Tuesday, May 1, 2007

The Beauty of Manila - Just Waiting to be Noticed

From the latest issue of Time (Asia edition):

The Bold and the Beautiful
Wednesday, Apr. 25, 2007
By Lara Day/Manila

"Why does everyone love Bangkok and Havana? Even Mumbai sounds better than Manila," says Filipino conceptual artist Yason Banal over coffee in Quezon City. There isn't an immediate answer. The Third World cities he lists aren't immune to the challenges that beset the Philippine capital: all grapple with congestion, crime and corruption, and none escape the banes of poverty, heat, seediness or pollution. So perhaps it's a question of marketing. Tourists are drawn to destinations with double-pronged, p.r.-friendly pegs—saris and spices for Mumbai, cigars and salsa for Havana, markets and temples for Bangkok. Manila, with its bewildering collision of Spanish, Mexican, Malay, Chinese, American and Arabic influences, doesn't benefit from such glib categorization.

Every week in Intramuros, the old walled city in whose heart, the San Agustin Church, I was christened, tour guide Carlos Celdran peels back the city's colonial layers and shows why the texture of this city doesn't lend itself to glossy hooks. I haven't taken his tour before. In fact, today, I'm bleary after staying up to watch Cebuano reggae act Junior Kilat play saGuijo's in Makati, and as I sluggishly make my way to the Fort Bonifacio meeting point, I yearn to crawl back under the covers. But witty, hilarious Carlos jolts me into wakefulness. Interspersing trenchant facts with lively anecdotes, he hurtles through 600 years of Filipino history, and, all of a sudden, Manila begins to make sense.

"If you can't find beauty in Manila, you won't find it anywhere," he quips as we later scarf Chinese takeout in his high-ceilinged Malate apartment. I find it impossible to disagree. Manila's aesthetic isn't perfect, and that's its attraction. There's an ironic local expression that sums it up: Frankenstein. It describes an old object or concept injected with new life through fresh components—"antique" chairs bolstered by new arms and legs, jeepneys revamped with transplanted motors and fresh paint jobs (a new MTV program, Pimp My Jeepney, is in the works), to ukay-ukay, or rummage-sale, vintage clothes stitched together with modern materials and prints. To me, Frankenstein explains the city's visual style as well as its strength and resilience. Improvisation and cheerfully making do characterize the Filipino attitude toward poverty.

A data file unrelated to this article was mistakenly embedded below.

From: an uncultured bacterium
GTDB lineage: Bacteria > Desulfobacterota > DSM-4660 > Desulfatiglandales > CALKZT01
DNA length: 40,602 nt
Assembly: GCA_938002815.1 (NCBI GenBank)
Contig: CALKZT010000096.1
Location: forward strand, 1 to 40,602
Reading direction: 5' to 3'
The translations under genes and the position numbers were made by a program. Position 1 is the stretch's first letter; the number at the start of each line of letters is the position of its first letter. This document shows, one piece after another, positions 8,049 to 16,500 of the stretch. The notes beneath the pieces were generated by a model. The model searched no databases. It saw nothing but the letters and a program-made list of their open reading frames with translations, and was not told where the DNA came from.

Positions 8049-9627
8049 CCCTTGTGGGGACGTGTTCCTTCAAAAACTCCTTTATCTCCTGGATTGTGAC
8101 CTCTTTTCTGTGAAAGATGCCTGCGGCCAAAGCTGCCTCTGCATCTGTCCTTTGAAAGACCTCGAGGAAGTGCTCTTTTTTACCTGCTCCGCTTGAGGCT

That poverty may be ubiquitous, but so is the energy. Teeming, corrugated-iron slums surround decaying Art Deco mansions. Lush bougainvilleas peek from behind high stone walls trimmed with barbed wire. Chapels hear confession in the middle of decadent shopping malls, and hand-painted billboards advertising movies like Brazen Women overlook vendors touting T-shirts that read JESUS OF NAZARETH. At stoplights, peddlers tap on your window proffering newspapers and Marlboro Reds, while children wave garish feather dusters and delicate lace handkerchiefs. And wherever you go, there is music, in the endless strips of "videoke" lounges, pouring forth from bars and clubs, and in the broken strains of a busker's ukulele.

I head to Quiapo, where I wade through a sea of stalls selling bootleg DVDs and used electronics, pirated porn and secondhand bridal gowns. Exotic fare abounds, but I opt for a simple treat from childhood: a bananacue, or banana speared with a skewer, caramelized in deep-fried sugar. As I savor the sweet, sticky snack, I listen to a sermon blasted from a loudspeaker by a church decorated like a pastel Easter egg; in front of me is a row of old women selling religious figurines along with herbal potions that claim to do everything from curing coughs to terminating unwanted pregnancy. Afterwards I walk to Chinatown, where merchants hawk watermelons, pearls, watches and glutinous rice cakes. Padyaks, or pedicabs, painted with names like Raymond and Alfonso are lined up for action, while a jeepney called Jeremiah 616 whizzes by in an eye-catching streak of fuchsia and peacock blue.

That's the kind of beauty Manila offers: not obvious, but undeniable once you've encountered it. My grandmother has lived here for almost nine decades, through World War II and the Marcos years. One afternoon, while stuck in traffic on Roxas Boulevard, she suddenly exclaims 'Maganda!' (Beautiful!). I look to where she is pointing: a few scraggly, nondescript bushes sit on the divide between a choking 12-lane thoroughfare. But then I look closer: at the tips of the sparsely covered branches are clusters of tiny, vivid scarlet buds. Amid this congested, often dilapidated city, they're right there, just waiting to be noticed.

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